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U.S. Is 'In No Rush' to Sign Arms Treaty, Reagan Says

October 18, 1987|MICHAEL WINES | Times Staff Writer

WASHINGTON — President Reagan, defending a tentative agreement with the Soviet Union to eliminate medium-range nuclear missiles, said Saturday that the United States is "in no rush" and that he will not sign the arms treaty until "a number of essential details" have been worked out.

In his weekly radio address, the President said that Secretary of State George P. Shultz will press hard to conclude the pact in a Moscow visit Thursday and Friday, following up on his current diplomatic swing through the Middle East. Reagan said, however, that the Soviet Union "will have to show far more flexibility than it has up to now" before an agreement is signed.

Shultz's Moscow stop, in which he will meet with Soviet Foreign Minister Eduard A. Shevardnadze, is regarded by some observers as critical to carrying out plans for a summit meeting in Washington before the end of the year at which Reagan and Soviet leader Mikhail S. Gorbachev would sign the nuclear arms treaty.

"We are hopeful" of reaching the agreement, the President said, "but we're in no rush. There is no politically imposed deadline. It has to be done right or not at all."

Reagan cited as one roadblock the problem of monitoring compliance with the treaty, which would require the Soviet Union to dismantle and not replace about 700 nuclear-tipped missiles and their launchers in Europe and along the Soviet-Chinese border.

Reagan said that U.S. negotiators have proposed the strictest verification regimen in arms negotiation history. However, one serious difficulty in agreeing with the Soviets on verification terms is the reluctance of U.S. officials to grant the Soviets the same intimate view of American defense facilities that the United States once demanded of the Soviet Union.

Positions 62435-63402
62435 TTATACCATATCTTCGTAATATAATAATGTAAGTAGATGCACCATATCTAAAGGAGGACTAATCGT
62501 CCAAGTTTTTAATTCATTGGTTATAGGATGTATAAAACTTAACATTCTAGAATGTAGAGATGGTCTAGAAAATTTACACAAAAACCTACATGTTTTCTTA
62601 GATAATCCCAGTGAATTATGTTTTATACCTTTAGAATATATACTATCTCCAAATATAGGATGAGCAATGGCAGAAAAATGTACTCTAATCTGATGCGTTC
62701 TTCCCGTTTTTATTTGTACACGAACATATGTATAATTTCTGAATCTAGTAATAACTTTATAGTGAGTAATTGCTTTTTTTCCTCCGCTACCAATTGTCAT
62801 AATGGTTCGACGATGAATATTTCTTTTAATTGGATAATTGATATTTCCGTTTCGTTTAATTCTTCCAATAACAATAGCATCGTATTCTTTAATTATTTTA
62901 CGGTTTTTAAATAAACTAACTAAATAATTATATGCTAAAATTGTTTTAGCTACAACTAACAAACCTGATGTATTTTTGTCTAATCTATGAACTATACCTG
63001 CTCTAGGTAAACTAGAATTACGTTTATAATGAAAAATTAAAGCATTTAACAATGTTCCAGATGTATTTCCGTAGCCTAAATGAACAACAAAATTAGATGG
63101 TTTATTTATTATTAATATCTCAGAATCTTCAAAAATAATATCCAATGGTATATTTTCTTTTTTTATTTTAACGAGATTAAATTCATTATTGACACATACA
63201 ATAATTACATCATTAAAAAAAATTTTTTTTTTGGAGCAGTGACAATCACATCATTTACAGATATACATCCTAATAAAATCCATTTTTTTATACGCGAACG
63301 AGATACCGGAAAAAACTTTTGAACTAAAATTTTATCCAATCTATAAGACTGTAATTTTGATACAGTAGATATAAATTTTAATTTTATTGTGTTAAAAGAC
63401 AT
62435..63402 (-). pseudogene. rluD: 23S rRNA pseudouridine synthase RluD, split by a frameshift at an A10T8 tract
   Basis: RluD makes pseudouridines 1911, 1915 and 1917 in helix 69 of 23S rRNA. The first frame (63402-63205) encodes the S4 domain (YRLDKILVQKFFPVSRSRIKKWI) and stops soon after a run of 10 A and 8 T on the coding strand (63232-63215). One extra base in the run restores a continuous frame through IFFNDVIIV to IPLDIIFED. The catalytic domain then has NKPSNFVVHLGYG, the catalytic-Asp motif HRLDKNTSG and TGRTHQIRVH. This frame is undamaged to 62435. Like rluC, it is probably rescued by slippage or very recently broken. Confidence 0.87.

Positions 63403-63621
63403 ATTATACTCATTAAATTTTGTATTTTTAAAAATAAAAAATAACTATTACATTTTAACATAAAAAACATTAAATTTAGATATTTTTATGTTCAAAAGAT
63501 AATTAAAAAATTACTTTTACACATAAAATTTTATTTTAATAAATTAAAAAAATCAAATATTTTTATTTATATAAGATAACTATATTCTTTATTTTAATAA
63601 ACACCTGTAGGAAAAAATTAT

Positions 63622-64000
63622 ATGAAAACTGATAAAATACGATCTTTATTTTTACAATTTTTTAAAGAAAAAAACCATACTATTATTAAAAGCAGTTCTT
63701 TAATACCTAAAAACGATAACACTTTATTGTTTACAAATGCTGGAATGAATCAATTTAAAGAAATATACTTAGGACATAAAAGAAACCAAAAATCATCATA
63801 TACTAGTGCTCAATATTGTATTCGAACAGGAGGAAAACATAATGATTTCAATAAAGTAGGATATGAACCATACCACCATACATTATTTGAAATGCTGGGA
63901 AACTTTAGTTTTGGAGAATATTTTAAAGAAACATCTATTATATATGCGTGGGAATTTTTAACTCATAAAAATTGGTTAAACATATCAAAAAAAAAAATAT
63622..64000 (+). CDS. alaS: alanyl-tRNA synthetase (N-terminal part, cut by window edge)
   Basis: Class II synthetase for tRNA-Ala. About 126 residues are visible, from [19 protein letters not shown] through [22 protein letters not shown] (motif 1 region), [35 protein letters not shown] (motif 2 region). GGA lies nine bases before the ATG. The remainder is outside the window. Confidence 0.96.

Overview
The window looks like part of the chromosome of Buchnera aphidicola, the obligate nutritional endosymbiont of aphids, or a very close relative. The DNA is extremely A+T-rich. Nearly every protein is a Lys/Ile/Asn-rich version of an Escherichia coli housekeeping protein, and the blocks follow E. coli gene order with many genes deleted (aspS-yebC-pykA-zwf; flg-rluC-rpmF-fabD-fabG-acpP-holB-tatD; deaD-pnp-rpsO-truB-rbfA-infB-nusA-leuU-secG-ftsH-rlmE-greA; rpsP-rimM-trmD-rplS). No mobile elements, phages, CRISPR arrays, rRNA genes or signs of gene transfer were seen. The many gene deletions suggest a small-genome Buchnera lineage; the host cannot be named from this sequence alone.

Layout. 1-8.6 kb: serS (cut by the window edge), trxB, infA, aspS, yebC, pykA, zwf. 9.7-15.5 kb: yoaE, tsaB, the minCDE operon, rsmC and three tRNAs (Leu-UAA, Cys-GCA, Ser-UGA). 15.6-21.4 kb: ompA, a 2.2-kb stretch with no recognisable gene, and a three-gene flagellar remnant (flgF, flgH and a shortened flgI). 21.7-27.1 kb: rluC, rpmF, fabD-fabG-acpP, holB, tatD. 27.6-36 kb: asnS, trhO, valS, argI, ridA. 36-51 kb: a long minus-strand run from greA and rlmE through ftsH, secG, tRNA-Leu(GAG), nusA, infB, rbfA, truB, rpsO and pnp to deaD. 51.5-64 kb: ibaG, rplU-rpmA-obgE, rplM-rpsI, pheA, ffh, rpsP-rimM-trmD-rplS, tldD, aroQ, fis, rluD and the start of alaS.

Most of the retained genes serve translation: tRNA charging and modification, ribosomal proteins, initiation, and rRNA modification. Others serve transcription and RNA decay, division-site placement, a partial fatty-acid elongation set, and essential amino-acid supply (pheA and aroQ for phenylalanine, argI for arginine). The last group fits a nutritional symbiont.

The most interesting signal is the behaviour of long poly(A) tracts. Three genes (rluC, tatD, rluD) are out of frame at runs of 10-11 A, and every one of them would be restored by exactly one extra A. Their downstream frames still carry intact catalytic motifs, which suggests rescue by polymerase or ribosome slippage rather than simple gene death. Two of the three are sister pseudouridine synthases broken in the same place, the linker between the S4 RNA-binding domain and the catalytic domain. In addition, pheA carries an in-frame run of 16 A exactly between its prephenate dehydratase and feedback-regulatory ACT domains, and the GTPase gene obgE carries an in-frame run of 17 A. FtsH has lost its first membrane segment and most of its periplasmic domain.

The President also threw a barb at congressional efforts to force him to abide by the second--unratified--strategic arms limitation treaty and by the 1972 Anti-Ballistic Missile Treaty's limits on anti-missile weapon tests as they are generally understood.

Reagan has accused the Soviet Union of violating both treaties, and the Defense Department regards the ABM pact's limits as potential hurdles to development of the Reagan Administration's Strategic Defense Initiative, a space-based defense against nuclear missiles commonly known as "Star Wars."

Democrats, led by Senate Armed Services Committee Chairman Sam Nunn (D-Ga.), have attached riders to legislation that essentially would force the White House to abide by the agreements. In his talk, Reagan called those amendments "attempts to tie our hands or even enact Soviet negotiating positions into American law," and he said he would veto any bills containing the riders.

The provisions "don't help us at the bargaining table, and they undermine chances of achieving mutual arms reduction," Reagan charged.

In other matters, Reagan said that Shultz will seek in Moscow to discuss a range of regional disputes, including the Arab-Israeli conflict, the Iran-Iraq War, the Central America peace plan and Soviet military roles in conflicts in Afghanistan and Angola.

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